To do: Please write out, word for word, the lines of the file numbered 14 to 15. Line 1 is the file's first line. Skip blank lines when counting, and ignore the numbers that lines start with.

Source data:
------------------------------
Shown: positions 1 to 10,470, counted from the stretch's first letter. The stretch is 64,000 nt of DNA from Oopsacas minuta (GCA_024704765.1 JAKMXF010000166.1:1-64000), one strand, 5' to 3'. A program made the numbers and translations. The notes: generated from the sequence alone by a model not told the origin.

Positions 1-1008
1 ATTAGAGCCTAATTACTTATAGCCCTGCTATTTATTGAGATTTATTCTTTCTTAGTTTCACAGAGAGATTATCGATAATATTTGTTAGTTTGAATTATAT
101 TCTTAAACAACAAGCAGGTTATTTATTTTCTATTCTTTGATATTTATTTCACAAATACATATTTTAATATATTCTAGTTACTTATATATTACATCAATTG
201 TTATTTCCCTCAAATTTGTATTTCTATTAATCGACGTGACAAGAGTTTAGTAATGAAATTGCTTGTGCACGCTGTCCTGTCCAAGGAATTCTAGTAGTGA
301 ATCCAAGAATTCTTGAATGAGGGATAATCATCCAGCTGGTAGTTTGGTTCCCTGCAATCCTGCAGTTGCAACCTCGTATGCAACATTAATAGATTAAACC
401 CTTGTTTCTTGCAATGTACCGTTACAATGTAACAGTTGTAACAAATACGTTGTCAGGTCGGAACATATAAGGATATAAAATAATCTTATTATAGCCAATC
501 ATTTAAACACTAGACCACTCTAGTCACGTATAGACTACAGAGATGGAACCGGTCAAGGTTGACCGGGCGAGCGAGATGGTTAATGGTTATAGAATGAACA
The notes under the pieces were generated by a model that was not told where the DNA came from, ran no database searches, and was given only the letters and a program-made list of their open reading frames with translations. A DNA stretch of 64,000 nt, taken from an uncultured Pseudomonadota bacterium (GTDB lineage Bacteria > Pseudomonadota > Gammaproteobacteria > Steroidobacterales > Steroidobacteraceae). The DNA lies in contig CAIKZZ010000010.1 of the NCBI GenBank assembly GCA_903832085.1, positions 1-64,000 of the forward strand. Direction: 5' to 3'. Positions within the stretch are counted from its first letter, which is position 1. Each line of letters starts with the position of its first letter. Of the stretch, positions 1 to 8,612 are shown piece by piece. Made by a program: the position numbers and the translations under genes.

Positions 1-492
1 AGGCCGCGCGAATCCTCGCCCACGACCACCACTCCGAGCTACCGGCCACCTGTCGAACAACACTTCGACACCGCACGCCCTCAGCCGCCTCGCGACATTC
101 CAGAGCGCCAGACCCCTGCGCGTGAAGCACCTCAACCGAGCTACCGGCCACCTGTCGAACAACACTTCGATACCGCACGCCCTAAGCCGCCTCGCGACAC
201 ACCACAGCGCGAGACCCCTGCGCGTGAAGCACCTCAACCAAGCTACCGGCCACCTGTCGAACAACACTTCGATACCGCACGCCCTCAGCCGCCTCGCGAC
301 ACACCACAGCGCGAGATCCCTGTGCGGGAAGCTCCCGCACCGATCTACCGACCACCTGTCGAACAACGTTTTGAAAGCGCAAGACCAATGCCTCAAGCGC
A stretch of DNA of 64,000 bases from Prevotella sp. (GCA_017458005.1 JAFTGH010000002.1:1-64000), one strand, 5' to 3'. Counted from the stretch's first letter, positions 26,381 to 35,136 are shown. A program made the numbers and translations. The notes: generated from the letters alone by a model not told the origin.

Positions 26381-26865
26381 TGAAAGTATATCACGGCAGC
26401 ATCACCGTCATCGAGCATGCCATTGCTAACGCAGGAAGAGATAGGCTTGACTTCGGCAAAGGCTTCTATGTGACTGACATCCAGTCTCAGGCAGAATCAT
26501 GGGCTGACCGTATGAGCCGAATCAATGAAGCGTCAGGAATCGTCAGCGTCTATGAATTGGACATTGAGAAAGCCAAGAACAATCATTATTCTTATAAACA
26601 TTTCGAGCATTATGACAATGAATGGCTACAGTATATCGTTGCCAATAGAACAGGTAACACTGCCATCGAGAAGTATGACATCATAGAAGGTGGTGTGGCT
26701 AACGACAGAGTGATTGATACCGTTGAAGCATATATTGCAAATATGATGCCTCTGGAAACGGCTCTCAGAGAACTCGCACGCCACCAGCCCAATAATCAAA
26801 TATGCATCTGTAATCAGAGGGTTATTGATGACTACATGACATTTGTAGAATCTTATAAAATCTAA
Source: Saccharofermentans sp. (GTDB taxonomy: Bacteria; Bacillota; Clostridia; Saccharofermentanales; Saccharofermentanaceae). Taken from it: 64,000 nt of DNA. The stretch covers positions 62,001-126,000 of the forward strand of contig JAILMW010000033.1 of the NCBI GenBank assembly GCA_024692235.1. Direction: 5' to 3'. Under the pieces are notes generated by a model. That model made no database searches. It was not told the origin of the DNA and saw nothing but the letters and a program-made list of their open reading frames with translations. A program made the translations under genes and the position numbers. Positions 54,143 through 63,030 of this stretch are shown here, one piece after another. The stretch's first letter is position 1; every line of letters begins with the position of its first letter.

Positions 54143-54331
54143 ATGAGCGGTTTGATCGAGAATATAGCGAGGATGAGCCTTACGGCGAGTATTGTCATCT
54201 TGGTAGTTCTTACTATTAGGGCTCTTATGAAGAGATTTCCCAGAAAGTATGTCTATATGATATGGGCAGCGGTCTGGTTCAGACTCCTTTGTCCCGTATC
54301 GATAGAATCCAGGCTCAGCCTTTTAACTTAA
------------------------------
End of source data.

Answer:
301 ACACCACAGCGCGAGATCCCTGTGCGGGAAGCTCCCGCACCGATCTACCGACCACCTGTCGAACAACGTTTTGAAAGCGCAAGACCAATGCCTCAAGCGC
A stretch of DNA of 64,000 bases from Prevotella sp. (GCA_017458005.1 JAFTGH010000002.1:1-64000), one strand, 5' to 3'. Counted from the stretch's first letter, positions 26,381 to 35,136 are shown. A program made the numbers and translations. The notes: generated from the letters alone by a model not told the origin.